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About Waverider23

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  1. Simms for the comfort for sure, whether it be the freestone's, flyweights, g3's or g4's. Korkers are awesome for their easily replaceable soles which often is the first place of failure. Do wish simms would make a true surf boot
  2. These wiss scissors all day, easily can get them at home depot. Might not be rustproof, but some versions can be taken down and they're very durable. Easily one of the best crab cutting scissors on the market, and can be had for under $20
  3. Buckskins/terror ridge are going to be the most durable for the long run, greenbacks are okay for the price point and are made from lighter material but you'll probably find they get chewed up more in the rocks. Not a serious price change from the greenback to buckskins either, think the step up is pretty worth it
  4. I'd go with something lighter than, maybe a st. croix 7' or 7'6" medium (whether it be triumph inshore, mojo inshore, avid inshore, legend tournament inshore rods), a TFO tac inshore 705/765, or loomis e6x 844s. All those rods are roughly 3/8-1oz rating, covering the majority of what you're throwing
  5. I like my D.N.A backbay 7'6", but it just depends what you're looking to do with it. The shorter surf style rods are awesome fighting fish from shore with the longer butt section, just more comfortable. I've used mine for albies this year and you're easily able to throw 1/2oz tins like Hogy heavies, throw soft plastics, all the way to small pencils.
  6. Like other posters I would think used Hobie outback/revo would be the best option. Anything under 12 feet, in my opinion, is more of a backwater/freshwater deal, you're going to want the length to push through chop whether it be boat wake, wind, waves so you're not getting soaked. Whether it be used or, display model, or past years model, there's always something out there if you give it a little time to pick the right one.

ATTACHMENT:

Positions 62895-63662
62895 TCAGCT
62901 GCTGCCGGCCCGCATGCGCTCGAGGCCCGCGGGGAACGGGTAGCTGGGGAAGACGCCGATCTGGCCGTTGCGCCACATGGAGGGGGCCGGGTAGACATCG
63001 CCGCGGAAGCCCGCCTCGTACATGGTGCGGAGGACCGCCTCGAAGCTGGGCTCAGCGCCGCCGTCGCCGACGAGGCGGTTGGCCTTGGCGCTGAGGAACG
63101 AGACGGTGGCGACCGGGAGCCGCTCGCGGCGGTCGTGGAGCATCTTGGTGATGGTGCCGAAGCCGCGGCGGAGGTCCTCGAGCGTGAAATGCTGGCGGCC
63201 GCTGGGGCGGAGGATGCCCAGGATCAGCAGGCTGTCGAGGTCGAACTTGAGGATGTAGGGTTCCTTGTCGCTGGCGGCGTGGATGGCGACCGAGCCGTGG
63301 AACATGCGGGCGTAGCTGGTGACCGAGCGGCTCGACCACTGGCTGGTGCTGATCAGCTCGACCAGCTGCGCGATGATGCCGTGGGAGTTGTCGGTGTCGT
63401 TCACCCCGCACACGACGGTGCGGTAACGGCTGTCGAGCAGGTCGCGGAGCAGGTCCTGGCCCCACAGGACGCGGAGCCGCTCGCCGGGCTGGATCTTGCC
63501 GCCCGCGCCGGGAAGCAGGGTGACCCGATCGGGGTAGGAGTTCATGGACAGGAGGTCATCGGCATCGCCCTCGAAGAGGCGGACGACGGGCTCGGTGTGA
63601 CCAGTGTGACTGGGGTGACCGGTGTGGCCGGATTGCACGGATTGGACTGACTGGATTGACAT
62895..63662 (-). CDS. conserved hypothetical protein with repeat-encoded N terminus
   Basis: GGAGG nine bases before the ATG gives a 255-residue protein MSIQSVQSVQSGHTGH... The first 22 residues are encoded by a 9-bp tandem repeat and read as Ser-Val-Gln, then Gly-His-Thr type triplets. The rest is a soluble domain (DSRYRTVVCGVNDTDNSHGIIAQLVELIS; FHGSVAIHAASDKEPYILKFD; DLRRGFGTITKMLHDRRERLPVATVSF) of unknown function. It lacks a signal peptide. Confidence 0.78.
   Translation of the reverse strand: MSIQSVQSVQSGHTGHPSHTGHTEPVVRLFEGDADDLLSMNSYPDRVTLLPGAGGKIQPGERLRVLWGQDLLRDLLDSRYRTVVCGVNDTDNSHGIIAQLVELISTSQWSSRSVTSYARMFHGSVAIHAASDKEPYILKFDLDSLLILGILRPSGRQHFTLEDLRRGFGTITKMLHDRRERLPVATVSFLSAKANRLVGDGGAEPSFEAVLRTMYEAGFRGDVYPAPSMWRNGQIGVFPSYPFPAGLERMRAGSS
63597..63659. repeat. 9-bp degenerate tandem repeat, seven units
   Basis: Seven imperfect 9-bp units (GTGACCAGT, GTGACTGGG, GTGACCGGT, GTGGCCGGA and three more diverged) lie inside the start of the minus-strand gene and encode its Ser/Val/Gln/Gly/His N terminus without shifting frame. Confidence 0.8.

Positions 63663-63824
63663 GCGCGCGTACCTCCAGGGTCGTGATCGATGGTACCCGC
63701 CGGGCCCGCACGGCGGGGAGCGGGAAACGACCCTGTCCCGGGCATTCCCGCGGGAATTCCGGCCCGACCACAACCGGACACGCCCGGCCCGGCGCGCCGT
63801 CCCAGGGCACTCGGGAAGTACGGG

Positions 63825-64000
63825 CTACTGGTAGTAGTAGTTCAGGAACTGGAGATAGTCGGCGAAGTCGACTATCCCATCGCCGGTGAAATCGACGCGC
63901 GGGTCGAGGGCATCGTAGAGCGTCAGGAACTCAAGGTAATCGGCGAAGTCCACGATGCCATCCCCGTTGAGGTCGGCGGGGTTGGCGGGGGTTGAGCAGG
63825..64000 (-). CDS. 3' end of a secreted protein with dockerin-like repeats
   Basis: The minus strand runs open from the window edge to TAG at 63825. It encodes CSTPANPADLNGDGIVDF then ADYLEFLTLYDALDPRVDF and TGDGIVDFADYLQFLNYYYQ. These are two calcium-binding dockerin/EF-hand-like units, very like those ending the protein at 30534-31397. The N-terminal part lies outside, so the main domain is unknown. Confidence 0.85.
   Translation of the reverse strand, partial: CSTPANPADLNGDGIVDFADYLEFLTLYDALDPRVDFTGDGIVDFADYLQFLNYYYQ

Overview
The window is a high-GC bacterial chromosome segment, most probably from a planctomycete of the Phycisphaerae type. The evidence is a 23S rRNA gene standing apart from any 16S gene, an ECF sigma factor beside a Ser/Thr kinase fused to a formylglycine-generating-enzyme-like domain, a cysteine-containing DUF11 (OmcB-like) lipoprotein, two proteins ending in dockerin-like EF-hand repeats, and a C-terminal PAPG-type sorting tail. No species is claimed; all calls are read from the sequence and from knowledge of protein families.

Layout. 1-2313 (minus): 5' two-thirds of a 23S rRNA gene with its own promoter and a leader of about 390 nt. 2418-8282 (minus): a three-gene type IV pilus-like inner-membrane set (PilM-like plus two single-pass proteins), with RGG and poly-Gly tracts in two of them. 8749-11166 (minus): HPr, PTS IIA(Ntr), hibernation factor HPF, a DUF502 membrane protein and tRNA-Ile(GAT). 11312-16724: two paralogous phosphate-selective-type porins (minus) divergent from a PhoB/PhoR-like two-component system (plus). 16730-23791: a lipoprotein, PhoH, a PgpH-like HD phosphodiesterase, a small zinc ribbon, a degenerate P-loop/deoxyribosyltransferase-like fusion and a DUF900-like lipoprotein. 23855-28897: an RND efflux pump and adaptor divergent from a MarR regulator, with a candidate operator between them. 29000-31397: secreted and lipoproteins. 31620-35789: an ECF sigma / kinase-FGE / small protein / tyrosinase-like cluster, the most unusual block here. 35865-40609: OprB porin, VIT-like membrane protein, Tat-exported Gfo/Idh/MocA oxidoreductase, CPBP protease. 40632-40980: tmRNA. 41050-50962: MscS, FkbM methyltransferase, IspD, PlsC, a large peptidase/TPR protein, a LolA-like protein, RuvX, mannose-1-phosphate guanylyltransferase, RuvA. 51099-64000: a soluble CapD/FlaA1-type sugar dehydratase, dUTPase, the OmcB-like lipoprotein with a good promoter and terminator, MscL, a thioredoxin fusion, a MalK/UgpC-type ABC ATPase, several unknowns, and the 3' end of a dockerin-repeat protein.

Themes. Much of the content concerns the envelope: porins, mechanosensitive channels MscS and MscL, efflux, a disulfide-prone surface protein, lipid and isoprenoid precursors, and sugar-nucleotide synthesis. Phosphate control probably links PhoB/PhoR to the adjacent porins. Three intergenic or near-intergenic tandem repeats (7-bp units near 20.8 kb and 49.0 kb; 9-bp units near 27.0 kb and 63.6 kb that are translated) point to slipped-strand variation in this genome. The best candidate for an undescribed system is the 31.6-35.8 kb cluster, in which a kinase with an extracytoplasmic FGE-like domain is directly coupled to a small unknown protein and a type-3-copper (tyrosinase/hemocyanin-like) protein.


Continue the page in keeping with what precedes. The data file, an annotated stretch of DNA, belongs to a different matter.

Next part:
7. You'll want laces all day. The mechanism in the surf can get sand and other debris in it or the wiring can corode and fail. Laces are easy to replace in a pinch compared to the mechanism. The BOA system is great on the trout streams and makes for easy take off & on, just not fun in my opinion in the surf. As for lace options, you basically have greenbacks, buckskins, than terror ridge, greenbacks being the cheapest and terror ridge being the most expensive.
  8. Could utilize something like this, pain to get them off to replace baits but a scissor would do the trick:
  9. I've always used gama baitholders, if gulp grubs, swimming mullets, nemesis's dry at all they crack and tear into bits more often than not at the top of the bait, usually just cut 1/4" - 1/2" off and rig up again.
  10. @DZ From what I've heard it doesn't contain any plastisol/PVC like most soft plastic style baits. As they claim its biodegradable, but mostly plant-based materials and water based resins. "Standard soft plastic baits (worms, lizards, craws, etc.) are made of polyvinyl chloride (PVC), the same material used to make pipes and other items. To make a soft plastic bait out of PVC, the material must be heated up and combined with an oil-based resin. The more oil-based resin added to the PVC, the softer the bait will be. This is how Berkley PowerBait is made. Gulp! is made using water-based resins, thus the major difference in the two baits. This allows for much more scent distribution than with oil-based resins. Because oil and water do not mix, when scent is added to a bait created from PVC and an oil-based resin, the oil literally traps the scent inside the bait. While some of the scent does get out, the oil is actually functioning as a barrier. However, anglers know that when fish bite PowerBait, they hang on much longer than they do with others. By biting the bait, the fish is releasing that scent which makes them think it is actually food. This results in more positive hook sets."
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  12. I picked up a 5k XD this past season and imo it's a phenomenal reel. I've put everything between sub 40" bass, tog, seabass, and albies. I originally got it for albies and it handled them with ease. There were a few weeks in RI where there were chunkier low 30" fish around, one of which I spent a good 10 minutes on and it ended up really selling me on the reel so I now recently picked up a 3k. As for what you're intending to use an XD for you might not like it for anything above 1.5oz. The reel is more intended for light inshore/freshwater use. The TwinPower SW would probably be more to your liking with going to the heavier lure weights. As for comments I've seen about chipping, paint bubbling and such, I have yet to see it, granted I wipe my reels down regularly. Mine mainly got used in the kayak this year, however, it did find it's way lying up against rocks and such when I decided to go out from shore a couple dozen times this fall. The only reel I've actually ever seen in person that had any sort of paint bubbling and chipping was a friends spheros which was left in the humid boat cabin and never wiped or washed down for an entire summer.